For example, here is the right to cancel within 14 days:

MyProtein Terms and Conditions: Cancellation rights clause

Do you need express agreement to a Return and Refund Policy? Not necessarily. However, you must place it somewhere obvious, particularly during the checkout process, so that customers are aware of it before they complete their purchase.

And if you have any restrictions, such as "all sales are final" for personalized products, you must draw attention to such caveats.

What are the Penalties for Non-Compliance with EU Return and Refund Laws?

Any business or trader failing to comply with EU return and refund laws faces potentially large financial penalties. This could be, for example, a percentage of their annual turnover, or an equivalent fee. They'll also face reputation damage which will indirectly damage cashflow.

The exact penalties vary depending on the Member State. Seek legal advice if you're unsure whether you are compliant.


If you sell anywhere within the EU, it doesn't matter where your business is based. If you're a trader, or selling in the course of business, you must honor EU return and refund laws.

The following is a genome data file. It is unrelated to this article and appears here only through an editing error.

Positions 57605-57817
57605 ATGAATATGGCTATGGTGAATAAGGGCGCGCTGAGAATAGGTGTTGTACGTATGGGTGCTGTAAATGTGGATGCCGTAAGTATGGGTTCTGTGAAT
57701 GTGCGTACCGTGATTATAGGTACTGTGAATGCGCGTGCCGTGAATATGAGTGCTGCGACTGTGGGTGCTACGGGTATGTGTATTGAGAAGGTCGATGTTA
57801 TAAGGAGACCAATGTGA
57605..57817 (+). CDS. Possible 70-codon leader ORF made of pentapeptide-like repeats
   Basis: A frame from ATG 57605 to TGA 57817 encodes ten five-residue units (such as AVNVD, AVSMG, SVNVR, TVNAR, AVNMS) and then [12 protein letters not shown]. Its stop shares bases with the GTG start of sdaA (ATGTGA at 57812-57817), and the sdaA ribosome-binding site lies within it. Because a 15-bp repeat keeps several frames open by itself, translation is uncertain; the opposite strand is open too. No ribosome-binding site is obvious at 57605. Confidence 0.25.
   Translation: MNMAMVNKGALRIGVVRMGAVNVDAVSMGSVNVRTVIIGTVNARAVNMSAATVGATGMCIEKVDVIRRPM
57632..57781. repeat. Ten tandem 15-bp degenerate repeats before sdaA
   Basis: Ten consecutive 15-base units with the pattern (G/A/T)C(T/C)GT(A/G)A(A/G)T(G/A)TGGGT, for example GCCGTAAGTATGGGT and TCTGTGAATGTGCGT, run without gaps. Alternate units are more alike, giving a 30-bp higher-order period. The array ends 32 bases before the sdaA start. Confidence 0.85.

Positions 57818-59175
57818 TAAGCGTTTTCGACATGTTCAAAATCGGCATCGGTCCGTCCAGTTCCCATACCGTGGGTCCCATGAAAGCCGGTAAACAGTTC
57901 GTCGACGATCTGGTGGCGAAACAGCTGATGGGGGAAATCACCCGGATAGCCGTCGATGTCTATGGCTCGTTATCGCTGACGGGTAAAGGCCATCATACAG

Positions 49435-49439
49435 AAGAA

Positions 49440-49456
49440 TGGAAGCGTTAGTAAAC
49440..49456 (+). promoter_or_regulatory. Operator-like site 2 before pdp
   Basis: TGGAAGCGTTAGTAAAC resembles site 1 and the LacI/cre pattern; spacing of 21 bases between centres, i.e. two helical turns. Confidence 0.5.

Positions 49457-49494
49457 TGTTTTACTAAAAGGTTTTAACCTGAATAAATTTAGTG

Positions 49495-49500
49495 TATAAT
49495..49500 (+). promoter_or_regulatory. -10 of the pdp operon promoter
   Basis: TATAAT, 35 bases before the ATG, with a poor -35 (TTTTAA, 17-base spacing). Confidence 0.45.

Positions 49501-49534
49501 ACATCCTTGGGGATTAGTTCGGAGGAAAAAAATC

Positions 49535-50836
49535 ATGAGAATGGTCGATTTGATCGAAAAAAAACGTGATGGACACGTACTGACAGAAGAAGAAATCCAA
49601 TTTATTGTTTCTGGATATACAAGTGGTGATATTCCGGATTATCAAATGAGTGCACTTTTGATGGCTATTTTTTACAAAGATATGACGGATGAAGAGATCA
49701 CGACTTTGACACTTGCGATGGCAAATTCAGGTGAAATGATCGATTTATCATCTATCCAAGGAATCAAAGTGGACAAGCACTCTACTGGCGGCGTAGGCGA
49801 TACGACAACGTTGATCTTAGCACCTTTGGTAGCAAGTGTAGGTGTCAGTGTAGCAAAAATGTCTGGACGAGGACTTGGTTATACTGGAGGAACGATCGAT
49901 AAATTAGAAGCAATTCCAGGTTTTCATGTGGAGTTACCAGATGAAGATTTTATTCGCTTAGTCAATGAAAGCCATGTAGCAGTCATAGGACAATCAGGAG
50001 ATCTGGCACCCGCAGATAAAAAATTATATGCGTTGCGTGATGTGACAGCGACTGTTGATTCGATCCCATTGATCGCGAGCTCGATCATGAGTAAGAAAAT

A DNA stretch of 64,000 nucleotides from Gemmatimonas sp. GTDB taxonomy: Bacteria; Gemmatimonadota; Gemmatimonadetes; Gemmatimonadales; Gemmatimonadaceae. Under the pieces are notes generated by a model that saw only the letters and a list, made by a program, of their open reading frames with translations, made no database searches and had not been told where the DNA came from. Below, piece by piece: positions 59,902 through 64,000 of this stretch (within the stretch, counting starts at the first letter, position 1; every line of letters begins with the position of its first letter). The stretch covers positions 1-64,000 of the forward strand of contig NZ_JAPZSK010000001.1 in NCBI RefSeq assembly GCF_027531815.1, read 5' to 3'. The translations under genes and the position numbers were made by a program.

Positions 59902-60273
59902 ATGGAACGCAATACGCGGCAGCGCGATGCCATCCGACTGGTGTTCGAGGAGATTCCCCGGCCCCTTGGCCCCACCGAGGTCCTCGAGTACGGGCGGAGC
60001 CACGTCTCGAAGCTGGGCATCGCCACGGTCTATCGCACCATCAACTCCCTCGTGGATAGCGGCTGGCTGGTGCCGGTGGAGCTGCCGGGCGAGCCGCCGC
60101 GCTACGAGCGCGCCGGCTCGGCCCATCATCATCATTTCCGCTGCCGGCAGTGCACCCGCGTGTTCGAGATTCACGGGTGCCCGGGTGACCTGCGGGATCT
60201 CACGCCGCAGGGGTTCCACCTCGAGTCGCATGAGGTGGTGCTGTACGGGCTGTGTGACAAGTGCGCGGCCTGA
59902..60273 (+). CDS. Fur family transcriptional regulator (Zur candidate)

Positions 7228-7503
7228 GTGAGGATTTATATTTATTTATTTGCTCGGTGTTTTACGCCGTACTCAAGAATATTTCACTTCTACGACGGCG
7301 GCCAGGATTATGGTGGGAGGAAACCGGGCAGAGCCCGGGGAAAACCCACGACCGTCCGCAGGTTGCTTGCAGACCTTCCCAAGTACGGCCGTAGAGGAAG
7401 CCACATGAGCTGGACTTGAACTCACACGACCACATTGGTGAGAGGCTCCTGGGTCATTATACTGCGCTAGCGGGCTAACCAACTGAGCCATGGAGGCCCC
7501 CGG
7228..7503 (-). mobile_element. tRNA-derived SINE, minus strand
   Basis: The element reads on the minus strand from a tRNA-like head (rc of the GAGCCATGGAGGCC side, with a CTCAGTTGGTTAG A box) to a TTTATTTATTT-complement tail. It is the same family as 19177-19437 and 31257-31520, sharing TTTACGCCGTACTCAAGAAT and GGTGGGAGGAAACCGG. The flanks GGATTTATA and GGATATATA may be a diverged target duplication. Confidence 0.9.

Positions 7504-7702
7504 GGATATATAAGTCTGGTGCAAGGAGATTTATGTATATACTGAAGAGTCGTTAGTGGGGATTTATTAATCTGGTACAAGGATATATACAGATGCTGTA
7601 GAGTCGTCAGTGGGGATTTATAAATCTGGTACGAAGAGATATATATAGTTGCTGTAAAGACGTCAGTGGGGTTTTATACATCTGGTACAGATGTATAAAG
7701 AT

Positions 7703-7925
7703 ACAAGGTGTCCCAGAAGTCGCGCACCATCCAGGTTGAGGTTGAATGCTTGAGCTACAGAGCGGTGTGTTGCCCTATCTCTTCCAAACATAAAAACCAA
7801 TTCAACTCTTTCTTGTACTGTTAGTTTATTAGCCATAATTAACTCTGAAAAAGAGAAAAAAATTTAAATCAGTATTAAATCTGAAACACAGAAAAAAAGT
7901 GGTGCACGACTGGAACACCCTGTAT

The two most important laws are the Consumer Rights Directive and the Omnibus Directive. Member States may have their own laws, but they can't be more restrictive than EU law.

The key requirements are as follows:

  • Honor requests for refunds, repairs, replacements, or exchanges initiated within 14 days of delivery
  • Provide a two-year guarantee on goods and services (including digital products)
  • If selling on an online marketplace, make it clear if you're acting in the capacity of a trader or private individual
  • Draft and publish an EU-compliant Return and Refund Policy. Specify, clearly, and restrictions or non-returnable items.
  • Display your Return and Refund Policy prominently and at key points on your website e.g. at checkout and in your website footer with other important links